US To Export Oil: Nigeria loses revenue and market by 2014

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 Since the 1973 oil embargo imposed on United States by Arab oil producing nations, United States has not relented in pursuit of strategies to make America energy secured and sufficient. The energy security was paramount to United States because of its dependency on foreign oil especially in the troubled Middle East. American modern industrial complex is run on oil and she cannot afford to be vulnerable to the instability in Middle East, its primary source of oil. Finally, the formulated strategy is bearing fruit in a big way and United States has apparently reached the promised land of energy sufficiency and it will soon export crude oil by 2014.
 
Earlier, United States strategic interest was extended to Nigeria where the supply of sweet ebony crude oil was more reliable. Nigeria was a good alternative to Middle East where political insecurity and instability are threat to oil shipment to United States. The energy policy makers and business community in America does not want to rely solely on the Middle East oil. Therefore looking beyond Middle East was a smart strategic move, not that they abandon oil supply from that part of the world but they diversify their sources of oil supply to include Mexico, Canada, Nigeria, Venezuela and many other places in southern hemisphere.
 
But even with the myriad sources of oil supply to America, it has not abandon oil drilling and exploration within continental America. It is a goal and principal task among oil explorers in United States to make a quantifiable difference in supply of energy for internal consumption. With innovative technology, strategic planning and implementation, they are beginning to win the battle.  The technology and cost that hampered local exploration of oil deposits have been improved and scientifically uplifted. The cost of production is managed brilliantly with insight and innovations that are now bearing fruits.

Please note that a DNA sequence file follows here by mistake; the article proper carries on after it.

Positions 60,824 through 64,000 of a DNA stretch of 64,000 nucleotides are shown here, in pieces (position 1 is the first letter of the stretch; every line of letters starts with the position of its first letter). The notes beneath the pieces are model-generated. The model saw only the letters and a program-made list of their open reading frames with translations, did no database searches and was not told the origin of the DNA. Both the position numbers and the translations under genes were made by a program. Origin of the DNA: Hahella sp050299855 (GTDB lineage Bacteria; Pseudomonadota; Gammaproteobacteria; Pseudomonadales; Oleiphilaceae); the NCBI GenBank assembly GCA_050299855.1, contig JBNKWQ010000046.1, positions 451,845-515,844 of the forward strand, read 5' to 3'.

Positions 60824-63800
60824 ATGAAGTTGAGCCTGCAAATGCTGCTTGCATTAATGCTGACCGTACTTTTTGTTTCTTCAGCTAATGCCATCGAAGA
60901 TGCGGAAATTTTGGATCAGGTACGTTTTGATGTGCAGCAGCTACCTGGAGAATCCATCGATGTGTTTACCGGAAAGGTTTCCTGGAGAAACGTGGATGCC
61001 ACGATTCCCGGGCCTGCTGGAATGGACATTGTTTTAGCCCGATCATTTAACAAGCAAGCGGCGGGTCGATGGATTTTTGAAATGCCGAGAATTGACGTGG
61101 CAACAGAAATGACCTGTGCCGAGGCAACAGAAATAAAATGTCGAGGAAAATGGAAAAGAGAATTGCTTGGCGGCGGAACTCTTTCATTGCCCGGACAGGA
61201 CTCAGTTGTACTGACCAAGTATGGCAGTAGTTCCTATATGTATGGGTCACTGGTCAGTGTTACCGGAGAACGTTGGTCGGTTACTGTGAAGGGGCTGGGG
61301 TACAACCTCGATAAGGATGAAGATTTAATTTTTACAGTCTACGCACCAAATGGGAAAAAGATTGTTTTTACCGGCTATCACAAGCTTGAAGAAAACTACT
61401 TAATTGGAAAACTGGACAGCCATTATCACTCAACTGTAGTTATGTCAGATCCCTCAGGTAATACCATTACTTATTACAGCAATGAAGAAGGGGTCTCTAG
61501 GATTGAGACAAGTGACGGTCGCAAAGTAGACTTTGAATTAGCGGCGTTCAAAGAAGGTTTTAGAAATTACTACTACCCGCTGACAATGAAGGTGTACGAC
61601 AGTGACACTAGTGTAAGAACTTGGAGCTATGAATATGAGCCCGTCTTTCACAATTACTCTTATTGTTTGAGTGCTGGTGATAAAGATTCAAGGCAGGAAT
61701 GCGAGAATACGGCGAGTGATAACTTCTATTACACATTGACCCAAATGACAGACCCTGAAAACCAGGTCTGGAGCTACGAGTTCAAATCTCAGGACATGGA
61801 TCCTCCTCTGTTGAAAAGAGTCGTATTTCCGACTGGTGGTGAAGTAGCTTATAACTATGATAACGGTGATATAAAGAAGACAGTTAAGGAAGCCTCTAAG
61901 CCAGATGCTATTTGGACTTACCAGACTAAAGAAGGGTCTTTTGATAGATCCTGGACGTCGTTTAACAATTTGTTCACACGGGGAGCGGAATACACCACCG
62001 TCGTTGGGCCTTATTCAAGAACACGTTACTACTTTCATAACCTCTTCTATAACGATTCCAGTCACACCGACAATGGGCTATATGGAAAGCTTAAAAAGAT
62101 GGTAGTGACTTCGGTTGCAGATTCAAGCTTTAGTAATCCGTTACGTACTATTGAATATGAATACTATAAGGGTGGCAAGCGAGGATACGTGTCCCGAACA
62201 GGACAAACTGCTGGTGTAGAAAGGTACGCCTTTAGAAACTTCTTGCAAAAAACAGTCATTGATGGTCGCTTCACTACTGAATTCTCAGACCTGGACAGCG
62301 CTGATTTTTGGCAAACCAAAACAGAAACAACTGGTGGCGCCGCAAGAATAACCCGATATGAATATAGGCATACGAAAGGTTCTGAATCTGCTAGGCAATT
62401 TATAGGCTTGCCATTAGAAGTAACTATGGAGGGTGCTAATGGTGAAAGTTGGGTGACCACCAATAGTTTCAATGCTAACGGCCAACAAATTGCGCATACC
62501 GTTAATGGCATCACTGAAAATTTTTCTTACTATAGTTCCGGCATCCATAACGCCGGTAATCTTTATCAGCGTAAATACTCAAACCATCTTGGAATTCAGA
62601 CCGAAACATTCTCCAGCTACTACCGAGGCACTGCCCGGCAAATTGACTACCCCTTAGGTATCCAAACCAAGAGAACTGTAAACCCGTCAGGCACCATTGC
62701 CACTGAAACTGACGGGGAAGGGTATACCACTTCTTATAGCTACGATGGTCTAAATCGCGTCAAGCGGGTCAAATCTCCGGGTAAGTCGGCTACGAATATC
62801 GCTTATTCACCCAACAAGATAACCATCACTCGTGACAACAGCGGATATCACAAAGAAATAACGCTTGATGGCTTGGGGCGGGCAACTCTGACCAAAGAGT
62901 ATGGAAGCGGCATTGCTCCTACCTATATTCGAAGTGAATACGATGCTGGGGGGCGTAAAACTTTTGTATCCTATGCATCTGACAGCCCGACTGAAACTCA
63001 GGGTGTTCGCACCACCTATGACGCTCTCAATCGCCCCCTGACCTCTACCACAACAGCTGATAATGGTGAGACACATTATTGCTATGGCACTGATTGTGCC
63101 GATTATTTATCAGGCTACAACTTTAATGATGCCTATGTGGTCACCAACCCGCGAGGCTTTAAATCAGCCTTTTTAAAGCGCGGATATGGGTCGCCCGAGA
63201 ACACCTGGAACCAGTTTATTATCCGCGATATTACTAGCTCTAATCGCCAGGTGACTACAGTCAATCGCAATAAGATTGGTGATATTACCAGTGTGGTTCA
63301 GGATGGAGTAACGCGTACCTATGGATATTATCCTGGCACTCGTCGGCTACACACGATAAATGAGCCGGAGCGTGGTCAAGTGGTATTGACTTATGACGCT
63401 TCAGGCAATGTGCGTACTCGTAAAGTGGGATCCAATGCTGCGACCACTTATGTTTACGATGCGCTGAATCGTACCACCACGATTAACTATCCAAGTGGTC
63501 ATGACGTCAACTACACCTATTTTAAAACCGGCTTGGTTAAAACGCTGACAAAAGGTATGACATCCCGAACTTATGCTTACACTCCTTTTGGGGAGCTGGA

With intensive research and development, United States has struck gold with discovery of fracking process for recovery of ‘lost’ oil embedded on rock formations in deep underground. Since 1951 US discovered a large oil deposit at Bakken formation which is at the landscape which encompassed Montana, North Dakota, and Saskatchewan. But the rock formation was difficult to extract oil from but with fracking procedure US will soon become an oil exporting nation that will rival Saudi Arabia and OPEC. The 1920 Mineral Leasing Act which restricted oil export in United States may be abrogated.
 
Chris Swann, Reuters Breaking views columnist, writing on this subject put it this way: